Brice Goglin, le Tue 25 Sep 2012 09:27:23 +0200, a écrit :
> On most OS, we already have multiple "core os" components, one native
> (linux, ...) with priority 10 and the "noos" one with priority 0. If
> nothing forces a specific component in the list (no env variable, no
> set_xml, ...), we instantiate the first one (higher priority), which is
> the native component when it exists.
> Everything is "loaded" and added to some list. Only one is enabled in
> the core os list. All are enabled in the additional list (except if some
> flag in the core os component disables things, that's what XML/synthetic
> do to disable PCI).
> pci (additional list) is always loaded, and it gets enabled except if
> XML/synthetic set a flag.
> linuxx86 (os list) only gets enabled if first in the list (priority) or
> an env var forces it.
Well, I guess all of this should go into the documentation, otherwise
it's difficult to get an idea of what plugin gets loaded.
One thing which can be confusing for the user is that core_linux goes
to the core os list while core_libpci goes to the additional list. It
would probably be better to use a different class name. I actually don't
currently understand what classes are used for.
> > Also, I guess that we probably want that some plugins be enabled by
> > default if they are found (because they add useful information but
> > depend on an external dep), and that some others are not enabled by
> > default (because they add information, but e.g. to the expense of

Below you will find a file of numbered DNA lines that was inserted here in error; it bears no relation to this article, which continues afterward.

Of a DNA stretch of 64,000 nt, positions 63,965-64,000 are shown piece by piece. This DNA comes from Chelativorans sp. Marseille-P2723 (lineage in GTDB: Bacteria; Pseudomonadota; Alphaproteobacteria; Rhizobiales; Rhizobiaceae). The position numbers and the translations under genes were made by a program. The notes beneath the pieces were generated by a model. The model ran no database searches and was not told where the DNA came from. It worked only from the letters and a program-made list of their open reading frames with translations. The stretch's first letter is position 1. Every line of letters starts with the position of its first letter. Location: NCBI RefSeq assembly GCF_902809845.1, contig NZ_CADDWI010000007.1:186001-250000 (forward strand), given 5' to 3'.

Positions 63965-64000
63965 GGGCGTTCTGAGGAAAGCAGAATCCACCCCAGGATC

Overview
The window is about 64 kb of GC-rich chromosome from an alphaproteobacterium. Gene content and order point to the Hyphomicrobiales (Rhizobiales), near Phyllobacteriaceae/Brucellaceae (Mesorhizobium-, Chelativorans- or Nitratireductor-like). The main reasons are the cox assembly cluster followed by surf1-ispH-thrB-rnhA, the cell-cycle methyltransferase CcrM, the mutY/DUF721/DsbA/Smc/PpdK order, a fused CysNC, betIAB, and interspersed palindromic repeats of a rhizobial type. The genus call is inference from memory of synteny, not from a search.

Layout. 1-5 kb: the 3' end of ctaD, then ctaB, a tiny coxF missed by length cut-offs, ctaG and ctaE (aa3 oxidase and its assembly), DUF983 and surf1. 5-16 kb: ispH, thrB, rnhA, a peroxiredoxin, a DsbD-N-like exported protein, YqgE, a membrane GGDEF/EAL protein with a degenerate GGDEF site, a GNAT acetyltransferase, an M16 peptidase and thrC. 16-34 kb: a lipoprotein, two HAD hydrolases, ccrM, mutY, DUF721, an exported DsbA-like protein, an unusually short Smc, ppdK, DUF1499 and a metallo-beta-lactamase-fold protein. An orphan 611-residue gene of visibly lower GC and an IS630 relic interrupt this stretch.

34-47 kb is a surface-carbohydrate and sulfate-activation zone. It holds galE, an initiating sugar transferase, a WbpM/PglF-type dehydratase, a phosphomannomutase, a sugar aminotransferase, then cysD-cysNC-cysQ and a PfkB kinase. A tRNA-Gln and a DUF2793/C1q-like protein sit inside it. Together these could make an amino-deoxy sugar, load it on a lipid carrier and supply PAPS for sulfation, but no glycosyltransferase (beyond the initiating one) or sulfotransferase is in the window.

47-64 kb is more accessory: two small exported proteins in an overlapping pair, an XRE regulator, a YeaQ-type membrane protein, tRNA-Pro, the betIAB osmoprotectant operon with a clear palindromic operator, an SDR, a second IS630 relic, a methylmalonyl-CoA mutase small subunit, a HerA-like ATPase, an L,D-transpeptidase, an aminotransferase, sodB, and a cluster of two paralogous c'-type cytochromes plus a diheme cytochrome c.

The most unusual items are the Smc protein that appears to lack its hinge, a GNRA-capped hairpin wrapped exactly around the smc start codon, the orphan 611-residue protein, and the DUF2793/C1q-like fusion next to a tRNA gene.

> > computation time, due to e.g. measurements etc.).
> We have no way to force disable one specific additional component.
> Could be a "expensive" flag or "cost" in the component struct with a env
"expensive" was just an example of what makes loading it by default a
bad idea. We can't invent a thorough list of such things, so I'd say
plugins could rather just enable a "default_load" flag or not.
> And a syntax such as pci,^servet to select manually.
Why a ^?
> > It could also be to use another PCI detection plugin that libpci.
> Ok, two good reason to let us change the list the additional components.
> Do we want to specifiy the "core OS" component and the "core additional"
> list in the same env var?
It would make it clear that they are different things, but see below.
> There's currently no way to prevent two PCI backends to be used
> simultaneously. Might use another flag so that only the first one
> (libpci) or a specific one (env var) is enabled.
Well, perhaps we should rather define well-known names which act as
exclusion points and document them. I.e. what is currently called
"core os" should perhaps actually be an "os" exclusion point, while
core_libpci would use the "pci" exclusion point, and another pci
detection plugin would use the same exclusion point. Priorities can then
be used among plugins of the same exclusion point to sort out which one
should be used.
Actually, the current core os plugins should perhaps be split into a
"bind" exclusion point and a "cpu" exclusion point. One issue I had with
linuxx86 is that I need the part that provides binding functions, but
not the part which provides the cpu detection. And it will be the same
in other OSes. Also, loading another plugin for "bind" operations can